Misuse use of drugs act 1971:- The misuse of drugs act generally covers all drugs that are illegal, with regard to the administration of medication the act covers drugs that are illegal to possess without prescription such as steroids and tranquillisers, these drugs are not illegal to possess if they have being prescribes but if not the individual may be prosecuted for possession or depending on the amount they have they may be charged with intent to supply the drug to the public.
Mental capacity act: – The Mental Capacity Act covers what procedure to follow for health and social care agencies with regard to medication management in relation to the mental capacity of an individual. In relation to prescribing the act says medication can only be prescribed to an individual without that persons consent when the person’s lack of capacity is beyond that they can understandingly agree. In regards to administration if the person does not have the mental capability to administer their own medicine, the medication should always be administered by adequately trained, competent staff member. Legal framework:-
Prescribing and dispensing medication:- before medication can be prescribed, doctors or other health care professional must first assess the individual, this is necessary before the prescription can be given. When the prescription is given individuals must take it to a pharmacist to be able to pick up the medication. The pharmacist must follow legal procedures in which they must ensure there are no reasons that you should not be taking the medicines and that they are the correct drugs for you and your health condition. They should also explain how to take the medication if this is your first time of taking them.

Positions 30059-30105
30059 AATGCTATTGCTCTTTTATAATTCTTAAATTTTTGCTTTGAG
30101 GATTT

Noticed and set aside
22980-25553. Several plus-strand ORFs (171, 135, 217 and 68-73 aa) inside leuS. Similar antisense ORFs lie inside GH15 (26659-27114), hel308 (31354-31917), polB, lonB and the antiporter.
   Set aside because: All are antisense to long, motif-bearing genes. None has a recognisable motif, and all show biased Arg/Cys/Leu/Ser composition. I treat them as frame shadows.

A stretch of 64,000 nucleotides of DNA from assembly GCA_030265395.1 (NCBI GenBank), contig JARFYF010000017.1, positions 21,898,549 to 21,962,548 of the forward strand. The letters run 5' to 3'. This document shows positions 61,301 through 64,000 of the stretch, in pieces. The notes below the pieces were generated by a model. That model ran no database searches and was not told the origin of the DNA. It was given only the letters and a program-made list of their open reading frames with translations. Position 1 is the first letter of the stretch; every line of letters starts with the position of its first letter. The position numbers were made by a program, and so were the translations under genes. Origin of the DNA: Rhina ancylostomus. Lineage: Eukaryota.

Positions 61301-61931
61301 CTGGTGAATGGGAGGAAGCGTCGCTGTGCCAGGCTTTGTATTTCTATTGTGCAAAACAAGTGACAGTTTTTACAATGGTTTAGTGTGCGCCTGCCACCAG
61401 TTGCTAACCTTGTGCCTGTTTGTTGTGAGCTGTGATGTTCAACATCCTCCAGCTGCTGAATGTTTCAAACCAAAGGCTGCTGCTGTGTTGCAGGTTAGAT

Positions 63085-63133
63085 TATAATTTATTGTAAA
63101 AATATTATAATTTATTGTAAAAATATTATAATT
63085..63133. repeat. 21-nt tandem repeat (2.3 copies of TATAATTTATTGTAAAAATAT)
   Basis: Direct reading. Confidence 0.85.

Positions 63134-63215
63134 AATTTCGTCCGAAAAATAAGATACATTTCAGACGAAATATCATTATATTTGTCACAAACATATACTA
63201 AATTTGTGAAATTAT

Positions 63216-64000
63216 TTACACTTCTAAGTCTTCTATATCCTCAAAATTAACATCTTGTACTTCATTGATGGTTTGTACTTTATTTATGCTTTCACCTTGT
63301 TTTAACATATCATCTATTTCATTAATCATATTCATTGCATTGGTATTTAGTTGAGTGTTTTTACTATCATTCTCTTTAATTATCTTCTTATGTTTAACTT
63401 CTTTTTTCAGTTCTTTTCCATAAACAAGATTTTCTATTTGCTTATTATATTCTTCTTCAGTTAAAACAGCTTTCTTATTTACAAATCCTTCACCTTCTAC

P4 – explain the roles and responsibilities of individuals with regard to the administration of medicines in health and social care setting M2: Compare the responsibilities and level of accountability assigned to individuals in the administration of medicines. Responsibilities and boundaries of all workers with regard to the safe handling of medicines (prescribing, dispensing, administration, storage and disposal):- Individuals involved in the process:- Prescribers (medical and non medical):- There are two types of providers, these are; independent providers and supplementary prescribers.
Independent prescribers are responsible for assessing your health and/or condition, making decisions about how to manage your health/condition and prescribing medication. Independent providers are people such as doctors, dentists, nurse independent prescribers, pharmacist independent prescribers and optometrist. Supplementary prescribers are responsible for continuing your care after the independent prescriber has assessed your health, they work with the independent prescriber and the individual to make a clinical management plan which can be followed when the independent provider is no longer present.